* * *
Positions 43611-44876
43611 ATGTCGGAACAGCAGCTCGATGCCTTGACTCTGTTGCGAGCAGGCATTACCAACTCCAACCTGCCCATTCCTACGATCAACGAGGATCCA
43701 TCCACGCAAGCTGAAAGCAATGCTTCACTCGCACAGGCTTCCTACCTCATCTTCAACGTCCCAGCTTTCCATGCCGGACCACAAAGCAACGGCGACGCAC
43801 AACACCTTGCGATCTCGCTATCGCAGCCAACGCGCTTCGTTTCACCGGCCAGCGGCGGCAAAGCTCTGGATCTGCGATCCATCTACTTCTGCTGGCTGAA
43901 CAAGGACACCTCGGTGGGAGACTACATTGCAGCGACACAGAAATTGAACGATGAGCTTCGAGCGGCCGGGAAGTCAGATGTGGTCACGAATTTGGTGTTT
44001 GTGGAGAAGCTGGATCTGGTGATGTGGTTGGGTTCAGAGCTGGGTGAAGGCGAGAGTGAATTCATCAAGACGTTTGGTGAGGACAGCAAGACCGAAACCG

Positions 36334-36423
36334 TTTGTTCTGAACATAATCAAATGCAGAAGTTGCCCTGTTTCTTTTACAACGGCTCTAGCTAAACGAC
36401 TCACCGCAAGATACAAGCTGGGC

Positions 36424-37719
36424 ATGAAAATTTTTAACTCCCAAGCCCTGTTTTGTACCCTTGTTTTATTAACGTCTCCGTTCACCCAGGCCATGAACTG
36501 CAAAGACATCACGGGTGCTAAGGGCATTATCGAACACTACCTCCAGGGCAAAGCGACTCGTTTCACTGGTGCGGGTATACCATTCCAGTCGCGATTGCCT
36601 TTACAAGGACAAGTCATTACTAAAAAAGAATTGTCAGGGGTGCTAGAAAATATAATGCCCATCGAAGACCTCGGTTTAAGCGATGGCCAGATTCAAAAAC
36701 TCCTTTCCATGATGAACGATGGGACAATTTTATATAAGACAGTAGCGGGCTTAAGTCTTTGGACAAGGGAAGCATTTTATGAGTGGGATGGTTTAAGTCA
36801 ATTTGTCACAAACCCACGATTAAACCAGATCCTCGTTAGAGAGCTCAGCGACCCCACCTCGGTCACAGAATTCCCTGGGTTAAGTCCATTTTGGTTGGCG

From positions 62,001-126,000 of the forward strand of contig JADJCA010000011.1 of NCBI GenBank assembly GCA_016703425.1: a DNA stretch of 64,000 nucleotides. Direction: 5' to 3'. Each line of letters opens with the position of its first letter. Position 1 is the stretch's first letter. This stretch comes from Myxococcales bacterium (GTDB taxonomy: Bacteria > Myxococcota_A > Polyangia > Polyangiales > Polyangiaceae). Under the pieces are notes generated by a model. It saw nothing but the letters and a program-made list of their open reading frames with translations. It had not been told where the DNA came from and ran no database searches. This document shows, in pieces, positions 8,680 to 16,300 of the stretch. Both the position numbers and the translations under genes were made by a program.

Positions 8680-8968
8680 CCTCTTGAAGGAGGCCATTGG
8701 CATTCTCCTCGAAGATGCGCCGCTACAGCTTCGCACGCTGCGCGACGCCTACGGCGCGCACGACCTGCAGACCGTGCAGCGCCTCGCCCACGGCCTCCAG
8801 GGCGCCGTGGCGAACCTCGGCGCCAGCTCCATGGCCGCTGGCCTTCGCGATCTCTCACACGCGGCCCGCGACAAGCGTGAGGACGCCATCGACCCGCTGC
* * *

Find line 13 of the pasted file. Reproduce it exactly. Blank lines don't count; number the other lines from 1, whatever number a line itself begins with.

36601 TTACAAGGACAAGTCATTACTAAAAAAGAATTGTCAGGGGTGCTAGAAAATATAATGCCCATCGAAGACCTCGGTTTAAGCGATGGCCAGATTCAAAAAC